Are you tempted by the 20% expected returns provided by some p2p loans? But do you know that there are already a few defaults and several other problem p2p loans in the industry? p2p lending can give good returns, but the risk is also higher. How should novice investors approach p2p lending? Here are the quick tips.
Invest only an amount you can afford to lose
p2p lending is a very new in Singapore and there are plenty of risks. The p2p platforms are startups, underwriting standards have not stabilized and transparency is inconsistent across platforms. MAS may introduce regulations soon. If these risks are too much for you to bear, please stay away from p2p lending. However, if are an early adopter, start small with an amount you can afford to lose. When I started last year, my initial capital for p2p lending was $2,000. As I get more comfortable with p2p lending, I increased my portfolio size accordingly. The idea is to start small and slowly ramp up.
Use the platforms that suit your needs best
Every platform has their own strengths and weakness. Do your research and find the platforms that best suit your needs. Do you like to examine a borrower’s financials statements in details, or do you just take a cursory look at some financial ratios? Do you prefer to diversify across many small loans, or concentrate your lending on several bigger loans? Other considerations include: types of loans, underwriting record and level of transparency. For example, MoolahSense generates good loan volume but does not disclose detailed financial information on the borrowers. The minimum investment is $1,000 per loan. On the other hand, Funding Societies has lower loan volume, but gives loansheets with detailed financial information, including qualitative risk assessments. Its minimum investment is also lower at $100 per loan.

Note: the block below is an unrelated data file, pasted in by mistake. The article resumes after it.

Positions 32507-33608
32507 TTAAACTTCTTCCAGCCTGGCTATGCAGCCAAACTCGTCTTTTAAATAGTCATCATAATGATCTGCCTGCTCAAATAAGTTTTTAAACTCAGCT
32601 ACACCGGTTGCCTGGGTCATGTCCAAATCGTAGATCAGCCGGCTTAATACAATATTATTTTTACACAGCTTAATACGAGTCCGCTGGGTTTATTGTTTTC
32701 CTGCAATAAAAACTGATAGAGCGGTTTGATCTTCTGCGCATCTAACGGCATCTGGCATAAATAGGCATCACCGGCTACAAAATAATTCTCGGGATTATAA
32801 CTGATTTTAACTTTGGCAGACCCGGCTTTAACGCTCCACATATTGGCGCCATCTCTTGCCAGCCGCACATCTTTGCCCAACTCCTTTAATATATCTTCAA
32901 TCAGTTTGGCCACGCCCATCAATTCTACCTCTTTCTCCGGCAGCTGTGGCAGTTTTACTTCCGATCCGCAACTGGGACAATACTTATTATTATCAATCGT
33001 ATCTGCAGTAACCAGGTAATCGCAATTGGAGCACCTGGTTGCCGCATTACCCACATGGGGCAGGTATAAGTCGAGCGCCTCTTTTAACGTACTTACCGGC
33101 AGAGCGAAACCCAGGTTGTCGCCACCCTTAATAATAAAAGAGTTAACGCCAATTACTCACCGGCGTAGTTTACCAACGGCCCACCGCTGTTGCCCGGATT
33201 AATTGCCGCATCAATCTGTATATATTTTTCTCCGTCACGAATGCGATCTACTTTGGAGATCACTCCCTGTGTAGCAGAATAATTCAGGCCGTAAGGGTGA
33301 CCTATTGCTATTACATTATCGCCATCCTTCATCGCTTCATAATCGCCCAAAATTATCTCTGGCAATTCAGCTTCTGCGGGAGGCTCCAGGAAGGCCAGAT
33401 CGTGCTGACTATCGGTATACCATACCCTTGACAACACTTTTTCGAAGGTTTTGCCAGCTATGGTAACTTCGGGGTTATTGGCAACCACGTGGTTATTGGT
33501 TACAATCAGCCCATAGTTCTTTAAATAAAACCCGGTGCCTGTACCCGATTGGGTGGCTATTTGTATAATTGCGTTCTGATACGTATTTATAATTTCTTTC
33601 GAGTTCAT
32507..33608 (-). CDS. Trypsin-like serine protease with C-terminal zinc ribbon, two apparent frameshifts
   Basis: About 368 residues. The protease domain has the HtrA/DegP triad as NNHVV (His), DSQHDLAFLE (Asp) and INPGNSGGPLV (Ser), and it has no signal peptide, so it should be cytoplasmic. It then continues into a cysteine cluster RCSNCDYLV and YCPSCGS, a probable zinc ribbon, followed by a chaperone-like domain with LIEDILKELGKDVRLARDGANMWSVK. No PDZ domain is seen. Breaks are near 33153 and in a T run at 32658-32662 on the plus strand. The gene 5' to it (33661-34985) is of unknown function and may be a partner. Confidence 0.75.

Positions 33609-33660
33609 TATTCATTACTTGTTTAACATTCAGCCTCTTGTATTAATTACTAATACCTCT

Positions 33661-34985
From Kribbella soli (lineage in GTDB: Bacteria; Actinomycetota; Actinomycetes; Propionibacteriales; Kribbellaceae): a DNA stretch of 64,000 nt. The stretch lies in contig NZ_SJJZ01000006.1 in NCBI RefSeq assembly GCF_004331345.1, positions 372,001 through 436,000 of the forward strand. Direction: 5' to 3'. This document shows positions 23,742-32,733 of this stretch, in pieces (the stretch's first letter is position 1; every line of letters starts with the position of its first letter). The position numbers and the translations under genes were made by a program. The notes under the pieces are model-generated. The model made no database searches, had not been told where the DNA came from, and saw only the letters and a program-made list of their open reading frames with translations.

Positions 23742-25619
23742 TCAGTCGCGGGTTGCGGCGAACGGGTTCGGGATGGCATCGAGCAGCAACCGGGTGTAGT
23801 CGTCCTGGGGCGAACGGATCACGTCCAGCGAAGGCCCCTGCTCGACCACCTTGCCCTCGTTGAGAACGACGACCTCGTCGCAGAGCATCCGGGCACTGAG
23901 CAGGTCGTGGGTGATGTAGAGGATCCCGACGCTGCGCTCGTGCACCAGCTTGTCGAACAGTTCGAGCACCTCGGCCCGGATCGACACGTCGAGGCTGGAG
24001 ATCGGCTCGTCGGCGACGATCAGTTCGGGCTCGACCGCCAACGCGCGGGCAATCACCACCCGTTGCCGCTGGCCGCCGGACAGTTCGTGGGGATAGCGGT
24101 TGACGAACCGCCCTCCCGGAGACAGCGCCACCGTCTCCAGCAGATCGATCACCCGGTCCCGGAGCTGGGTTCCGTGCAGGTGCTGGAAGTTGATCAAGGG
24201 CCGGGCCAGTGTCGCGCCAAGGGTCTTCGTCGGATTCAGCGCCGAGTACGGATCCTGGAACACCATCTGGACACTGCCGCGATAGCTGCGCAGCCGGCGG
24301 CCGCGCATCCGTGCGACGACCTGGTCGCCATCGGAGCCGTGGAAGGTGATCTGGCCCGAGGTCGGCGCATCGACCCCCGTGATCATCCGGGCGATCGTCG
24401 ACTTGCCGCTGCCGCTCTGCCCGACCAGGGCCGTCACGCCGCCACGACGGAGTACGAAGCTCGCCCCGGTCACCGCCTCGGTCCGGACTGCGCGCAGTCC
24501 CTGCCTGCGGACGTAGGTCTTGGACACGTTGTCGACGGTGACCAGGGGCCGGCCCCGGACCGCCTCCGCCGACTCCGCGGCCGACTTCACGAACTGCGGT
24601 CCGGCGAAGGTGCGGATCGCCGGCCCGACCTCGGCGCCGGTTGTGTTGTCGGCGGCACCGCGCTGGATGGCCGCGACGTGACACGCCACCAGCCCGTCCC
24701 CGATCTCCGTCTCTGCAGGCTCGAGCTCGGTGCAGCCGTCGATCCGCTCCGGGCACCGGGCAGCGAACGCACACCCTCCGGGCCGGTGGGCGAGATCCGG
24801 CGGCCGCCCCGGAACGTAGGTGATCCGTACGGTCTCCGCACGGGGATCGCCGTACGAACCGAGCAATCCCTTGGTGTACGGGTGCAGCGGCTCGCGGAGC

Watch out for platform risks
p2p platforms are startups and could also fail. Investors could lose their money held at the platform. One way to reduce such risk is to use a platform with a third party escrow agent. Another way is to reduce the idle money on the platform’s account. Transfer them back to your bank account. Lenders can also politely ask the platforms to show proofs that they have sufficient money to run for another 1-2 years.
Know how the expected returns are calculated
There are different types of interest rates: gross, net, effective and simple. Lenders should focus on net interest rates – which means the returns after deducting all fees. Effective interest rates account for compounding, while simple interest rates do not. When comparing interest rates across platforms, make sure you are comparing apples to apples. Personally, I prefer to use net effective interest rates because most platforms report this figure. For more detailed explanation on this topic, see here.
Don’t be tempted by high interest rates
High interest rates usually goes with high risk. It is better to go with a moderate interest rate loan with moderate risk, rather than a high interest rate loan with high risk. Credit analysis is an extensive topic, but to get a quick idea on the risk of borrower, you can look at the borrower’s credit rating, type of business, years in operations, historical profitability and cashflows. MoolahSense, Funding Societies and CoAssets do unsecured lending, Capital Match, New Union and InvoiceInterchange do asset-backed financing. Take your pick.
If you are interested to test your ability to pick p2p loans, there’s also a fun, educational contest conducted by New Union now. It is like paper trading for p2p lenders. Investors get the chance to improve their credit analysis skills and a chance to win $10,000 New Union credits. https://www.newunion.sg/lendorfend
Don’t put all your eggs in one basket. In the lending business, defaults are inevitable. By diversifying across many loans, one or two defaults won’t impact your portfolio too severely. My p2p portfolio consists loans from different platforms, different borrowers. The loan amount also differs – I tend to lend larger amounts ($1,000 to $3,000) for less risky loans and smaller amounts ($100 – $500) for loans that are riskier but provide attractive interest rates.